BOO-ze! Have a Scary Good Halloween with these Wine Picks

Once again, it’s time to peruse and sample the scary good wine options out there to celebrate all things Halloween. This year shows a few of the usual amazingly delicious suspects as well as some new choices for those to like to keep their trick-or-drinking light and portable.

Dark and Devilishly Good Reds

 

2017 All Hallow’s Eve Cabernet Franc – $60

As always, the ever impressive Nat Komes has created a unique Halloween label for the historic Ghost Winery. A menacing rat however should do little to dissuade you from tasting this smooth mouth-filling Cabernet Franc, from a small block on the Rutherford side of the Komes Ranch. Ripe fruit flavors of blackberry and warm notes of toasted marshmallow make this a spectacular choice for a crisp Halloween night.

2017 Ghost Winery Malbec $60

As one of the few remaining ghost wineries in Napa Valley, once again their Malbec is bottled in small amounts to pay homage to it’s historical roots. Aged in the Ghost Winery cellar for 21 months, the wine offer the dark flavors of plum and black cherry, while hinting at coffee beans, dark chocolate and a hint of black licorice. A dark and enticing wine to sip on a spooky All Hallow’s Eve, when phantoms and spirits roam the night.

 

 

2015 Mount Peak Winery, Rattlesnake Zinfandel $46 

Named for the serpents that coil ’round the vines for warmth at night, Rattlesnake Zinfandel is a rich and inky Zin that entices with a dark and alluring juiciness. Layers of dark fruit, combined with cocoa, black pepper and licorice make this a dark force to enjoy.

 

2017 Tessier Gamay Noir, Barsotti Vineyard $36

Aged in neutral French Oak, this exceptional Gamay Noir is costumed like a naughty librarian, alluring yet cheeky with bright tart rhubarb and spicy white pepper. This wine is crushed by foot (specifically lady feet) and is enjoyed fresh like a Beaujolais. Enjoy with your favorite naughty costume for Halloween.

 

 

Tarantas Tempranillo $11

Considered the “people’s grape” Tempranillo is a perfect addition to your Halloween festivities. Bright with the flavors of cranberries and finishing with crisp dry citrus and tannins, it pairs delightfully with a variety of foods, at a frighteningly affordable price point.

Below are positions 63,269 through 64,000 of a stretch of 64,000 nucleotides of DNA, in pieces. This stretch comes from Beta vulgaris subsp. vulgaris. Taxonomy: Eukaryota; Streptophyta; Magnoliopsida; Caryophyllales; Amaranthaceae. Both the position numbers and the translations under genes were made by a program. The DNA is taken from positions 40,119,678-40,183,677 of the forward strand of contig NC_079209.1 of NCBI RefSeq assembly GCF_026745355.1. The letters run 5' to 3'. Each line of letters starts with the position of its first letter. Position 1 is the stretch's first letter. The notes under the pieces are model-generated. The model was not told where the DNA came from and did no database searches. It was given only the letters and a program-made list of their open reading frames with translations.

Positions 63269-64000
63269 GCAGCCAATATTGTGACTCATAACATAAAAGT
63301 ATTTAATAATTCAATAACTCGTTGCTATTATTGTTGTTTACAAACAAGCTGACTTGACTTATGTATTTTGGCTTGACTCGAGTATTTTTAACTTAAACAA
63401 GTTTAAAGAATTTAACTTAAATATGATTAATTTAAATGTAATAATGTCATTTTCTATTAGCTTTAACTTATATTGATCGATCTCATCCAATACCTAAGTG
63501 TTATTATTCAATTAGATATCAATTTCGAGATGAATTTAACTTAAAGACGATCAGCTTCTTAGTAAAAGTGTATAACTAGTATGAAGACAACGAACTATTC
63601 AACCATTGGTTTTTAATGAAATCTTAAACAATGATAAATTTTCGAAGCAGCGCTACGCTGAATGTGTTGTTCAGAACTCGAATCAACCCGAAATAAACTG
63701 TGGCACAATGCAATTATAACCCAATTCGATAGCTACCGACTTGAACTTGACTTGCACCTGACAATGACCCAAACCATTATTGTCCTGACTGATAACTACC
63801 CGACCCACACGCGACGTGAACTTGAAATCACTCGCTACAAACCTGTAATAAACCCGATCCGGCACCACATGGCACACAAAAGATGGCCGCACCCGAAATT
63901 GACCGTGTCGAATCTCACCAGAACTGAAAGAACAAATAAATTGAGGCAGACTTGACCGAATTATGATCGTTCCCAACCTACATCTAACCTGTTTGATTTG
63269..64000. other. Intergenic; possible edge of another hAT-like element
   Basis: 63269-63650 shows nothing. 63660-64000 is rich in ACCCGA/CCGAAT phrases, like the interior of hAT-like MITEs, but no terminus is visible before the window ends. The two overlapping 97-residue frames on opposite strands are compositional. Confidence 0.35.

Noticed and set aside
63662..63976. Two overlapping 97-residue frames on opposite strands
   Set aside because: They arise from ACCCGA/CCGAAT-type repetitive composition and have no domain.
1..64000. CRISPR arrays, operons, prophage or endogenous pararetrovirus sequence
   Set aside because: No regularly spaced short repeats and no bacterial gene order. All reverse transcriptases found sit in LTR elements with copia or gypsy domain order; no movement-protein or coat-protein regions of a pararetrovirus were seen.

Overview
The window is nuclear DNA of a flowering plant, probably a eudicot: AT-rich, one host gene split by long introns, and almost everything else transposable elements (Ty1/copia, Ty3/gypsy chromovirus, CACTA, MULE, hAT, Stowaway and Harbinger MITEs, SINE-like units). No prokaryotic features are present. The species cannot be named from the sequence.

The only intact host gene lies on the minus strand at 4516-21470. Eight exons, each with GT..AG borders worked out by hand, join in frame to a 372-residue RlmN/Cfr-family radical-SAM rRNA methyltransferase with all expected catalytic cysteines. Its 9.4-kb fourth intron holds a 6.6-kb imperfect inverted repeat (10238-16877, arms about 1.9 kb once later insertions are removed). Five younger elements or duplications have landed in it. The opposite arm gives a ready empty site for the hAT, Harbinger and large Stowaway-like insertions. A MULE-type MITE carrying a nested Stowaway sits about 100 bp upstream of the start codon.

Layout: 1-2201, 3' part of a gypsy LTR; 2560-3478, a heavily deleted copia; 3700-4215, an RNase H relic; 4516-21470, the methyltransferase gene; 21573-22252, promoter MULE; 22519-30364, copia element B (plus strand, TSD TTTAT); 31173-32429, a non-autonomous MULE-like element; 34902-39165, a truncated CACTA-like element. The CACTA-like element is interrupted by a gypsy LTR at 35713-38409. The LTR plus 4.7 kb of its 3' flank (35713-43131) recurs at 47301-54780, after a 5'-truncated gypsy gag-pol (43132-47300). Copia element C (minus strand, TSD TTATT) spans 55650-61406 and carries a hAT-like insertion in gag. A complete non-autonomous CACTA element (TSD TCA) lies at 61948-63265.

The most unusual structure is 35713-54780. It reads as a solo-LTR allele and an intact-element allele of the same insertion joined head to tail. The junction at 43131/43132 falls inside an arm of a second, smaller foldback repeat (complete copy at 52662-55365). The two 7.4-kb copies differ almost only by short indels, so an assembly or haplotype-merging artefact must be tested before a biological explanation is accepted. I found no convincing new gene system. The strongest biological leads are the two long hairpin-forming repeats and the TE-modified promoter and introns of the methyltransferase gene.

Apothic Brew $14 

A surprising cult favorite, Apothic Brew is a red blend that has been infused with cold brew coffee. A full bodied red swirls with intrigue while the coffee infusion lends mocha and chocolate to this devilish hot chocolate-like creation.

 

Trick or Drinking

When portability or single servings are the name of your Halloween game, these cans provide a delicious outlet perfect for transporting to your favorite neighborhood haunted house… No wine opener necessary.

 

 

Obsession Wines – Symphony White Wine $6.99

Like magic, this peachy, fruity white blend opens with a hint of effervescence and transforms even the darkest, spookiest Halloween jaunt through the headstones. Travels well as you traverse the neighborhood in search of devilish tricks and sweet treats.

Cascadian Outfitters – Chardonnay $30 for 6

A fresh, light chardonnay is the best thing to bring with you on a dark and stormy night. With the portability of a can, this wine brightens even the darkest Halloween nights.

 

 

Wine by Joe – Joe to Go – Pinot Noir $7 

When wine is this good, you need to be able to bring it everywhere! 350 mls of juicy acidity and bright red fruit will make this your favorite treat of the night. Pairs well with spooky adventure!

Alloy Wine Works – Everyday Red $30 for 4

This easy drinking red blend will be the life of your Halloween party. Versatile and no glass required. Enjoy as you watch the witches, dinosaurs and Fortnite characters infiltrate your neighborhood.

 

Dark Horse Rosé $4

Last but certainly not least, the dark horse of the night is actually a beautifully done rosé… by Dark Horse. This Provence-style rosé feels like sunshine in a can, with a dry, fruit-forward wine that is anything but dark.

JAM Cellars, California Candy $16 for 4

If Halloween candy isn’t your thing, maybe JAM’s California Candy is more to your liking. This delicious dry rosé of Grenache and Syrah proves that while a bowl full of fun size candy bars might be good, a can of Candy is much, much better.

Must-try Summer Wines: Bubbles, Rosé and More!

Looking for an amazing addition to your pool party, backyard bbq or summertime soiree? Check out my favorite picks then watch my time in the 8 o’clock hour at the Today Show!

Rosé All Day:

Americans have finally discovered the joy of rosé. Drinking pink is one of the hottest trends in wine with double-digit growth. These garnet-hued beauties can be made in myriad styles resulting in wines with a whisper of color or those more intensely pink. Most rosés are dry and crisp, while blush wines and those dubbed ‘white’ (as in white zinfandel) tend to be sweeter. With flavors ranging from delicate strawberry and citrus, to juicy red berry and spice, there’s a pink for everyone to drink.